Wednesday, July 25, 2007

"Do ye ken it?"

"Do ye ken it?"
(Image from Wikipedia)

In a comment to my post on "Strange, overlapping loops," one of my regular readers, JK, noted the continued use of the word "ken" in the Arkansas Ozarks up until the time of my own childhood there:
In the hills the lexicon still contained a few words not much heard today. You'uns, we'uns. But one perhaps most revealing in this context was "ken."

My grandfather occasionally used it when he was giving me a life lesson. One of my most memorable times with him occurred when he took me fishing on Southfork [River]. I don't recall the exact lesson that day but I asked him just what ken meant.

"It's a bit like understand, but there's more to it" he said. He slapped his head and said "you know it here." He placed his hands on his chest and said, "you know and feel it here." He made an arm's wide gesture and said, "and you can use it to feel the world around you."

If memory serves, and perhaps your English commentor [Eshuneutics] might give a more accurate lesson, my memory seems to tell me that "ken" was of Scots origin.
Now, I have to own up to never hearing this word myself when I was a kid. It must have passed out of people's active vocabularies, but I've no doubt that the old folks would have known it. I wish that I could ask Grandma Shell (born 1877) or Grandpa Perryman (born 1895) -- or even better, my Grandma Hodges (born 1895) or 'Grandpa' Archie (born 1899), who lived on an isolated farm southwest of Viola, Arkansas at the end of 6 miles of dirt road and who still spoke like oldtimers. 'Grandpa' Archie was still living in the mid-1990s -- long enough for Sun-Ae to meet him -- and could have told me if I'd known to ask about the word "ken." But, of course, asking about this word never occurred to me because I didn't know that "ken" had lasted until my own Ozark childhood.

JK's anecdotal remembrance of his grandfather's explanation of what "ken" meant is striking for me because of what it suggests about people's nonacademic understanding of their own language. Let me get at my meaning this way. If I -- in my academic way -- wanted to know what "ken" meant, I'd check a dictionary. Let's try the online free dictionary as a first approximation:
noun: 1. Perception; understanding: complex issues well beyond our ken. 2. a. Range of vision. b. View; sight.

verb: kenned or kent (kĕnt), ken·ning, kens Scots

transitive verb: 1. To know (a person or thing). 2. To recognize.

intransitive verb: To have knowledge or an understanding.
We can immediately see that JK's grandfather's use of "ken" fits within this range of meaning. Two things, however, strike me as missing in the dictionary -- the old man's emphasis upon feeling as a way of knowing and his way of uniting the word's three uses rather than dividing them. Recall his own words:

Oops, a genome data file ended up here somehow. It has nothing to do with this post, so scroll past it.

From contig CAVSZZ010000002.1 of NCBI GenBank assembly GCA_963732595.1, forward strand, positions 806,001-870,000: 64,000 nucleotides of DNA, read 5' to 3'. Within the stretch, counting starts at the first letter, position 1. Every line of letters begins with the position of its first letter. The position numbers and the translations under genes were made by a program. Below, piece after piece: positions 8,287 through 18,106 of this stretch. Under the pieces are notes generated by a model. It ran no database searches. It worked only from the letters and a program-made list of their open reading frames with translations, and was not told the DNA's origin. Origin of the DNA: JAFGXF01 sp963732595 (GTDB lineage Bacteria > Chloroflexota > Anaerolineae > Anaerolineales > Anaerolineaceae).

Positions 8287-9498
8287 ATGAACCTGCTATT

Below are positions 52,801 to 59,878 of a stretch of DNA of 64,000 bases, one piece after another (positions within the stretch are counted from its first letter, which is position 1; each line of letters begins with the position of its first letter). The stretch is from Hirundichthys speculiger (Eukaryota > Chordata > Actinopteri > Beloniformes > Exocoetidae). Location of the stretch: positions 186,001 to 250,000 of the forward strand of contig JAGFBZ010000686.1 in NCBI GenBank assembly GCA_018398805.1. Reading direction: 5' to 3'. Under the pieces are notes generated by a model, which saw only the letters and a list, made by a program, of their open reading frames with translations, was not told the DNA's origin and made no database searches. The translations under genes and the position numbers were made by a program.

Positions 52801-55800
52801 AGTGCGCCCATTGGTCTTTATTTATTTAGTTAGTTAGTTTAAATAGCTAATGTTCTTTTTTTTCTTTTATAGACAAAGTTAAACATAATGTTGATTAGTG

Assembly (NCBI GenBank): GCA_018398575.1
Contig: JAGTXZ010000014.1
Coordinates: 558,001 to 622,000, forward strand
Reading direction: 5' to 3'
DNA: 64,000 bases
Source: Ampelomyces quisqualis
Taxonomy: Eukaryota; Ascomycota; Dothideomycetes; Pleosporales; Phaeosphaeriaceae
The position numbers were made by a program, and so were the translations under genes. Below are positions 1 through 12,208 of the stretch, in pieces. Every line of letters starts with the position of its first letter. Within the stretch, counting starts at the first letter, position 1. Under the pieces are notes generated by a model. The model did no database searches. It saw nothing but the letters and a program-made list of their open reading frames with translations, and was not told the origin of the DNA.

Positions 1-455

"It's a bit like understand, but there's more to it" he said. He slapped his head and said "you know it here." He placed his hands on his chest and said, "you know and feel it here." He made an arm's wide gesture and said, "and you can use it to feel the world around you."
Rather than distinguish meanings, JK's grandfather joined them, emphasizing "there's more to it." I particularly like the way that he joined "ken" in its senses of know (mental), feel (emotional), and perceive (sensational) -- as though all three can operate simultaneously.

And that leads me to rethink my earlier reading of these lines in Milton's Paradise Lost, which describe Satan awakening in Hell after his expulsion from heaven and growing aware of his dismal circumstances:
Nine times the Space that measures Day and Night [50]
To mortal men, he with his horrid crew
Lay vanquisht, rowling in the fiery Gulfe
Confounded though immortal: But his doom
Reserv'd him to more wrath; for now the thought
Both of lost happiness and lasting pain [55]
Torments him; round he throws his baleful eyes
That witness'd huge affliction and dismay
Mixt with obdurate pride and stedfast hate:
At once as far as Angels kenn he views
The dismal Situation waste and wilde, [60]
A Dungeon horrible, on all sides round
As one great Furnace flam'd, yet from those flames
No light, but rather darkness visible
Serv'd onely to discover sights of woe,
Regions of sorrow, doleful shades, where peace [65]
And rest can never dwell, hope never comes
That comes to all; but torture without end
Still urges, and a fiery Deluge, fed
With ever-burning Sulphur unconsum'd: (PL 1.50-69)
I focus here upon lines 59-60: "At once as far as Angels kenn he views / The dismal Situation waste and wilde." Alastair Fowler notes that "kenn" may have verbal force here (Fowler, ed., John Milton: Paradise Lost, 2nd edition (1998), page 63, note 59).

If I may extrapolate from the old man's explanation of "ken" in the early 1960s back to Milton's use of the word some 300 years earlier in his 1674 edition of Paradise Lost, then I should understand "kenn" to mean more than merely "range of vision" (a meaning that goes back to at least 1205 in its verbal sense, according to my OED, page 671). I should understand "kenn" to mean that Satan not only "sees" but also feels his situation in perceiving it and knowing it. Certainly the emotional force of his dismal situation would be powerfully perceived, known, and felt all at once.

Now, this may seem like a minor point, but it's an important matter for interpretation and translation. If I am working with a Middle English text such as Sir Gawain and the Green Knight and encounter the word "ken," then I will need to consider that the word may combine its meanings rather than distinguish them, for with such a text, I am forced to translate its archaic and even dialectical English into a more modern, mainstream form, so I need to understand what meaning needs to be preserved in doing that.

I'll have to give this point some more thought and perhaps seek out a few examples, especially since I'm scheduled to present a paper at a Medieval conference on translation this autumn...